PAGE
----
Posts Tagged ‘marriage’

Today, I married my sister.

I’ve been to many weddings, a good few more than you, I’d wager. As a musician, I’ve been to scores, suffering through endless repetitions of Pachelbel’s Canon in D Major. As a groomsman, I’ve been to a handful, often a bit green in the gills, sweating vodka and swaying with my fellows in a shared hangover that hung around us like a fog. As a guest, there have been at least a dozen, some where I just sat and enjoyed the spectacle of hope, and others where I read remarks, made a toast, or simply helped with setup and tear-down. My sister and I were in a wedding before—my first—with me as groom and her as bridesmaid. (more…)

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This Tuesday last, my wife and I celebrated our thirty-sixth wedding anniversary. While we definitely hit some bumps along the way, we’re both very glad that we married and that we stayed together.

Not everyone is a fan of marriage. Back when I still went out a-courting, the anti-marriage refrain was usually “It’s just a piece of paper!”, with second place awarded to those who derided marriage as a patriarchal institution designed to keep women subservient and disempowered. The latter opinion may have been true at one time, but I would argue that marriage today actually provides women with more power, rather than less. As for it being “just a piece of paper,” well, that’s never been true, and in fact, the piece of paper is the least important thing about a marriage. (more…)

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30 Jul 83In 1983, carrying a cellular phone was like walking around with a stick blender in your hand (except heavier), and cassette-playing Walkmans were de rigeur.

In 1983, we argued VHS versus Betamax (I lost that one), saw the birth of the internet, and wondered what Microsoft WIndows would look like.

In 1983, M*A*S*H was ending but “The A-Team” was starting up, Debra Winger died in “Terms of Endearment,” and George Lucas disappointed the world with Ewoks.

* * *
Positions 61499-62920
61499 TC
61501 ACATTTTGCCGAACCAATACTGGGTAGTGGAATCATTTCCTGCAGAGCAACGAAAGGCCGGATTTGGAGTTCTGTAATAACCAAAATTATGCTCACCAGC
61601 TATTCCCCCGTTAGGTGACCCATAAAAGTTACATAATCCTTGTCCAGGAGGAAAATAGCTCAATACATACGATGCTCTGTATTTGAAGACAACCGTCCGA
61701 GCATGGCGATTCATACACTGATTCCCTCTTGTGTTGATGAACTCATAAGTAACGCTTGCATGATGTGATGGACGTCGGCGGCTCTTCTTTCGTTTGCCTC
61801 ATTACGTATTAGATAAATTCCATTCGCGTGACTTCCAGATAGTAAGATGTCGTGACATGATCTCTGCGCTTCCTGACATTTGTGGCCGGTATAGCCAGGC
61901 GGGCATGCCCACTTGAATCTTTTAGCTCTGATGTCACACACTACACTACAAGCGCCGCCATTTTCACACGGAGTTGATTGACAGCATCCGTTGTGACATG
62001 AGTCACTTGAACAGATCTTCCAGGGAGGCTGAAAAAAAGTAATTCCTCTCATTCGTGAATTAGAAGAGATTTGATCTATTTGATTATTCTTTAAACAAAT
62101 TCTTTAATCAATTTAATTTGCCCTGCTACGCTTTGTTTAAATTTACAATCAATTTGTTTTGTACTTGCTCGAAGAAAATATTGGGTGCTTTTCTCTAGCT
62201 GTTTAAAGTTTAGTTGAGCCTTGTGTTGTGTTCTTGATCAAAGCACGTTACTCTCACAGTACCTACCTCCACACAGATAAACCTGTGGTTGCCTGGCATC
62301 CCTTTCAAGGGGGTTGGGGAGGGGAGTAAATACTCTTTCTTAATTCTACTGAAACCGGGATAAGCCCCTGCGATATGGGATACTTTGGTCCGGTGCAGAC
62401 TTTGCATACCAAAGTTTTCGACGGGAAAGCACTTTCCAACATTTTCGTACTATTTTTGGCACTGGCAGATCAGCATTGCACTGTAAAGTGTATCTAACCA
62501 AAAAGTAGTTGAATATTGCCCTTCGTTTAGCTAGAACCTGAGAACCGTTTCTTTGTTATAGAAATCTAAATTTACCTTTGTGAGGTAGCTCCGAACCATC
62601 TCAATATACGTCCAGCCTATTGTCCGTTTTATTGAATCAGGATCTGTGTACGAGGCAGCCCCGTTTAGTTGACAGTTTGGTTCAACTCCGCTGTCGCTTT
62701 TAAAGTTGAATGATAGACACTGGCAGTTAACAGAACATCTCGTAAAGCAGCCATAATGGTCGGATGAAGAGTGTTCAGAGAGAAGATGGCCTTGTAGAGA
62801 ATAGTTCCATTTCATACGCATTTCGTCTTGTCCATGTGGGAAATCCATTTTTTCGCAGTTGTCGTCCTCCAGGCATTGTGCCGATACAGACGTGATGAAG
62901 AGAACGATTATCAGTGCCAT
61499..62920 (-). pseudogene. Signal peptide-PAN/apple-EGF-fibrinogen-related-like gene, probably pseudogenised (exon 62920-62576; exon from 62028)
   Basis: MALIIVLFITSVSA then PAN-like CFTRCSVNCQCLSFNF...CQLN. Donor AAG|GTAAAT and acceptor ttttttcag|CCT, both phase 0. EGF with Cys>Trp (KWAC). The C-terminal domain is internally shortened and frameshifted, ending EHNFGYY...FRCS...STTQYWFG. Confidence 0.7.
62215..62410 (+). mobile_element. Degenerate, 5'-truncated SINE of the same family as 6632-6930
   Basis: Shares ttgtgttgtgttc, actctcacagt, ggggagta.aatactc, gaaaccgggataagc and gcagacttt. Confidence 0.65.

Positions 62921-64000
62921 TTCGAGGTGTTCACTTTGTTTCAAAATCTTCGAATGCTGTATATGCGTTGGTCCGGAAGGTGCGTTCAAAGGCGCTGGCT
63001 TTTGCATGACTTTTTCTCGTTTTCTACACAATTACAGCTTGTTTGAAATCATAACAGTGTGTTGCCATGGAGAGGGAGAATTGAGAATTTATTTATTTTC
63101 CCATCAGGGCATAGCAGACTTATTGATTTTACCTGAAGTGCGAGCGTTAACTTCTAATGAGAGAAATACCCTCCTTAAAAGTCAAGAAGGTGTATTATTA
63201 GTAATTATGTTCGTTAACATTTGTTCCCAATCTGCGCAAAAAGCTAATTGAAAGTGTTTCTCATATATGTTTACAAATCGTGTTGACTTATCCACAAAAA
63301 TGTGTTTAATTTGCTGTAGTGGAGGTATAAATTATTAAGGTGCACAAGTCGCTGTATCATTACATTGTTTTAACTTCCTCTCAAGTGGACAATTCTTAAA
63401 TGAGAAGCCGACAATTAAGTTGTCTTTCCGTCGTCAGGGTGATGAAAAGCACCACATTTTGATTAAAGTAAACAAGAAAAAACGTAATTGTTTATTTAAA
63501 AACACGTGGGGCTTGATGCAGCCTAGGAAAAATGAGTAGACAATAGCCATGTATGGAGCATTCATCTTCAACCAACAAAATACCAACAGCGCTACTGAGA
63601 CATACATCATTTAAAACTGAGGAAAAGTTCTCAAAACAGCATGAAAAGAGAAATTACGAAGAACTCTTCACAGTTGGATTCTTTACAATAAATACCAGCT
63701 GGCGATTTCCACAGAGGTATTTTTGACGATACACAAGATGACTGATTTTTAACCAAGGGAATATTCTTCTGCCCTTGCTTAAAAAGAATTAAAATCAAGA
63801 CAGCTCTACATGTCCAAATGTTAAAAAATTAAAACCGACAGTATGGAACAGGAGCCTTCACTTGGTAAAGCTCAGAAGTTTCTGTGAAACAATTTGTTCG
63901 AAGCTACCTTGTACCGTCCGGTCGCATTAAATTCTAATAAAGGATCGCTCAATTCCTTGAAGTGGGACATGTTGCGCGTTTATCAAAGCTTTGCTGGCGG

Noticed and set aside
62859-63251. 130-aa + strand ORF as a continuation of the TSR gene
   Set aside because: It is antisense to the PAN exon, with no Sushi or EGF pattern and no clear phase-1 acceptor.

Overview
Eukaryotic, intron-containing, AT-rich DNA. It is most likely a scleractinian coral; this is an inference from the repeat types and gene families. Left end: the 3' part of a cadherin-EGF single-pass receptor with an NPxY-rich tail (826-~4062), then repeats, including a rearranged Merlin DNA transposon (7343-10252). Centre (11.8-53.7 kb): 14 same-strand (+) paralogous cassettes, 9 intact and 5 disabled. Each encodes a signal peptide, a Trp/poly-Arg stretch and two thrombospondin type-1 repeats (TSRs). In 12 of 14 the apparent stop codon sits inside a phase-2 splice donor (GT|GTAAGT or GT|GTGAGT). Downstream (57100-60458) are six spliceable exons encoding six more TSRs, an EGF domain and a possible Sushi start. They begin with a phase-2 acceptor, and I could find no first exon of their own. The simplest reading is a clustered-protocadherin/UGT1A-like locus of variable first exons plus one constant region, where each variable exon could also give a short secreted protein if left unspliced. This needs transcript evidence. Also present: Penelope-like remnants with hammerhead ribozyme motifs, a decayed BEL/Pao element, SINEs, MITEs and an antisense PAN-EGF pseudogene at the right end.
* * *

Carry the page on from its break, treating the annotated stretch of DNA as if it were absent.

Also, in 1983, on July 30, I said “I do, I shall, I will,” for the first and only time, standing before a company of friends and family beneath a canopy of redwoods in a hometown park. (more…)

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Today, marks my 29th wedding anniversary. During that time, I’ve learned a little. I don’t pretend to know the dynamics of same-sex couples or have any advice for women in a marriage. I’m a guy, I’m hetero-, I’m in a marriage; this is all I know. So, gentlemen, if you are interested, pull up a chair.

First and foremost: Commit to it. If you aren’t 100% committed to it, don’t even bother. There’s nothing better in this stressful world than knowing that your partner has your six, but if you’re unable to do that for her, if you’re still looking out for something better or worse, something on the side, you’re not ready. Naturally, the same goes for her, but right now I’m talking to you.

Next: learn to listen. Women are complicated. We males, we’re the red-shirts of human society; we’re the guys that go down with Kirk and Spock to the planet and never come back. We’re designed simply, our needs are simple, our thoughts are simple and straightforward. We see a problem, we solve a problem. Women are not simple. Women think things through. Women use words to think things through; lots of words. Here’s where it gets tricky. Sometimes a woman will tell you about a problem. She’s talking about it, thinking it through, maybe venting a little. You want to help, you want to solve the problem, but you can come up with solution after solution and she’ll shoot them down as fast as you can suggest them, because she doesn’t want you to fix it. She just wants to talk about it. This is foreign to the male brain, but it works for them.

When she does give you a problem to solve, finish what you start. Don’t put up new cabinets and leave the doors off, don’t redo the bathroom and not repaint. And this goes for big things, too, like cars and jobs and schools and kids. Follow-through is the best guarantee of success, and if you need a list to make sure you don’t forget something, write a list. Just get the job done and get it done on time.

Last one for today: be ready to apologize. This is a big one, because a little apology can go a long way. Sure, you may have justifications and rationalizations for why you’re an hour late (I lost track of the time. You said you weren’t hungry.) and you can get all big and scary and defensive (Why didn’t you remind me? Why didn’t you start without me?) but none of that matters because the moment you get steamed, you’ve lost. Just suck it up and say you’re sorry, and do it soon. Storm off and pout for twenty minutes if you must, but then suck it up, get back in there, and apologize. If you’re not man enough to do that, you’ve got bigger problems.

It boils down to this: grow the hell up, guys. Quit being that spoiled little brat or that randy teenager or that chest-thumping yahoo. Quit spending so much time being male and start being a man. Trust, transparency, and a little tenderness will help you avoid hard times.


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